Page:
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Ultrastable silver nanoparticles


Noble-metal nanoparticles have had a substantial impact across a diverse range of fields, including catalysis1, sensing2, photochemistry3, optoelectronics4,5, energy conversion6 and medicine7. Although silver has very desirable physical properties, good relative abundance and low cost, gold nanoparticles have been widely favoured owing to their proved stability and ease of use. Unlike gold, silver is notorious for its susceptibility to oxidation (tarnishing), which has limited the development of important silver-based nanomaterials. Despite two decades of synthetic efforts, silver nanoparticles that are inert or have long-term stability remain unrealized. Here we report a simple synthetic protocol for producing ultrastable silver nanoparticles, yielding a single-sized molecular product in very large quantities with quantitative yield and without the need for size sorting. The stability, purity and yield are substantially better than those for other metal nanoparticles, including gold, owing to an effective stabilization mechanism. The particular size and stoichiometry of the product were found to be insensitive to variations in synthesis parameters. The chemical stability and structural, electronic and optical properties can be understood using first-principles electronic structure theory based on an experimental single-crystal X-ray structure. Although several structures have been determined for protected gold nanoclusters8,9,10,11,12, none has been reported so far for silver nanoparticles. The total structure of a thiolate-protected silver nanocluster reported here uncovers the unique structure of the silver thiolate protecting layer, consisting of Ag2S5 capping structures. The outstanding stability of the nanoparticle is attributed to a closed-shell 18-electron configuration with a large energy gap between the highest occupied molecular orbital and the lowest unoccupied molecular orbital, an ultrastable 32-silver-atom excavated-dodecahedral13 core consisting of a hollow 12-silver-atom icosahedron encapsulated by a 20-silver-atom dodecahedron, and the choice of protective coordinating ligands. The straightforward synthesis of large quantities of pure molecular product promises to make this class of materials widely available for further research and technology development14,15,16,17,18.

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Figure 1: Optical absorption and material sample.
Figure 2: Electrospray-ionization mass spectrum.
Figure 3: X-ray crystal structure obtained from a Na4Ag44(p-MBA)30 crystal.
Figure 4: Projected densities of states and orbital images.


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The work at the University of Toledo was supported by NSF grants CBET-0955148 and CRIF-0840474 as well as by the Wright Center for Photovoltaics Innovation and Commercialization and the School of Solar and Advanced Renewable Energy. The work of B.Y. and U.L. was supported by the Office of Basic Energy Sciences of the US Department of Energy under contract no. FG05-86ER45234 and in part by a grant from the Air Force Office of Scientific Research. Computations were made at the GATECH Center for Computational Materials Science. We acknowledge F. Stellacci for discussions and the College of Natural Sciences and Mathematics Instrumentation Center at the University of Toledo for the use of X-ray diffraction instrumentation.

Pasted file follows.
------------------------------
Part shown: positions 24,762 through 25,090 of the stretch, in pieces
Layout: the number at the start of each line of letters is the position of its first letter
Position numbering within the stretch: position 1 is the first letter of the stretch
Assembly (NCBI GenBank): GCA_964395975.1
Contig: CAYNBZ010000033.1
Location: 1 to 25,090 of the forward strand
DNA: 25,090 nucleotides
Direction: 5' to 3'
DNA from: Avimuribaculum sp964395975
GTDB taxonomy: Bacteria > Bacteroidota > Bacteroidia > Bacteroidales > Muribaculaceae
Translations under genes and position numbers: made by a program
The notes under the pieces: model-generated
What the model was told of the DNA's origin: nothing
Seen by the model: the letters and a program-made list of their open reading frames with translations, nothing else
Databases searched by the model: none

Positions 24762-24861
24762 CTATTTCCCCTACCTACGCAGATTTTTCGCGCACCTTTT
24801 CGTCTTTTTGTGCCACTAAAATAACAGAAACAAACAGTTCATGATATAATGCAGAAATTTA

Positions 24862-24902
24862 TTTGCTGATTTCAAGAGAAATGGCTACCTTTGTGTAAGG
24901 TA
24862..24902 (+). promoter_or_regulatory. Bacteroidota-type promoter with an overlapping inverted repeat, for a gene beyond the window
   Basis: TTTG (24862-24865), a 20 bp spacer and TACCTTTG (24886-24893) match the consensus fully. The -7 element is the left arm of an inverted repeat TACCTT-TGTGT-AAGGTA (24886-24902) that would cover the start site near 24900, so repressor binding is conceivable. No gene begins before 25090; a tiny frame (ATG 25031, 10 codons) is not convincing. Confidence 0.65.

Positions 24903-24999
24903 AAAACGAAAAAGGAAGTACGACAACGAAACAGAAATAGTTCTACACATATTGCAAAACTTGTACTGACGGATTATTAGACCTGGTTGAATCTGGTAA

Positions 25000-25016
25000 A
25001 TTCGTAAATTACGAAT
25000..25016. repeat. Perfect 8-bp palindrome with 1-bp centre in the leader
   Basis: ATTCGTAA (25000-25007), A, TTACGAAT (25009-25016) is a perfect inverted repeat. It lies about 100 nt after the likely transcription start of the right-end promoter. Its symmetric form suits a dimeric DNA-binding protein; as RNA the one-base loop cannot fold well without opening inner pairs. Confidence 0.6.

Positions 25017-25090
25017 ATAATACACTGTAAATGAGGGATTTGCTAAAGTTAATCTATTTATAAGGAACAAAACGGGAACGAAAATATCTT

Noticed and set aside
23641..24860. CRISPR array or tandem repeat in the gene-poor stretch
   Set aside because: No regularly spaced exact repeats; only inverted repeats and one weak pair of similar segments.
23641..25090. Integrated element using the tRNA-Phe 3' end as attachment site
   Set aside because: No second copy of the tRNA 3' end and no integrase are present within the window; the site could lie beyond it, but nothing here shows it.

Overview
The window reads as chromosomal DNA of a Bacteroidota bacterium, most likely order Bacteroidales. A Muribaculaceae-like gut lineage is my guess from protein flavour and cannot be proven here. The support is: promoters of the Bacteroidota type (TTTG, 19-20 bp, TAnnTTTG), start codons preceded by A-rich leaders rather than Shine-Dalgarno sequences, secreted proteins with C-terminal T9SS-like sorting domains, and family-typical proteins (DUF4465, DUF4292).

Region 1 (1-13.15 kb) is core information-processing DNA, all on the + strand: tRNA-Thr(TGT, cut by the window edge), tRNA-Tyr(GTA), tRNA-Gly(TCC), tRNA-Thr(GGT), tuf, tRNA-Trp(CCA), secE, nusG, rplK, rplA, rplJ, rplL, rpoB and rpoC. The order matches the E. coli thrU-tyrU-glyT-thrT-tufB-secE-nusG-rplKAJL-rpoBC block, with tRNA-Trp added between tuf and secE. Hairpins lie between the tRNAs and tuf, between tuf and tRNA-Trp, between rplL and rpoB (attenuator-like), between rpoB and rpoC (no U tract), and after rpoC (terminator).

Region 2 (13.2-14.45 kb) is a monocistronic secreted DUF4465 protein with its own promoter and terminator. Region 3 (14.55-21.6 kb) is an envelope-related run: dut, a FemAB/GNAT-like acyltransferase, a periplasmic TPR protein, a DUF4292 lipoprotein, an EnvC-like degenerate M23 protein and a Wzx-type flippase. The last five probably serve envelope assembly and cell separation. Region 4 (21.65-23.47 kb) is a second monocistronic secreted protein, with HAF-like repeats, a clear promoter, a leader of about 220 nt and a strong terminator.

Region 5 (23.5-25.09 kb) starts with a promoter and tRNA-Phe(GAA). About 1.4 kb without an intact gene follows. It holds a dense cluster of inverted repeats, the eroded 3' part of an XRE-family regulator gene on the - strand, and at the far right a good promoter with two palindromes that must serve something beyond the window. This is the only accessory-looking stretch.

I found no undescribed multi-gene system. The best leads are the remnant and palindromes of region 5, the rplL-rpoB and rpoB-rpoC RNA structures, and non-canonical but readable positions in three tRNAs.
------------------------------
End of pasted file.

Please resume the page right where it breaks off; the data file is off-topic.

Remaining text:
Author information




T.P.B. conceived, directed and analysed all experimental research except for mass spectrometry, which W.P.G. directed and analysed, and X-ray diffraction, which K.K. directed and analysed. A.D., B.E.C. and B.M.M. performed all experimental work except for mass spectrometry, which J.G. performed. All computations and theoretical analyses were done by B.Y., R.N.B. and U.L. All authors contributed to the preparation of the manuscript.

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Correspondence to Terry P. Bigioni.

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The authors declare no competing financial interests.

Additional information

The X-ray crystallographic coordinates have been deposited in the Cambridge Crystallographic Data Centre with CCDC number 949240.

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Supplementary Information

This file contains Supplementary Text, Supplementary Figures 1-6, Supplementary Tables 1-8 and Supplementary References. (PDF 2554 kb)

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Desireddy, A., Conn, B., Guo, J. et al. Ultrastable silver nanoparticles. Nature 501, 399–402 (2013).

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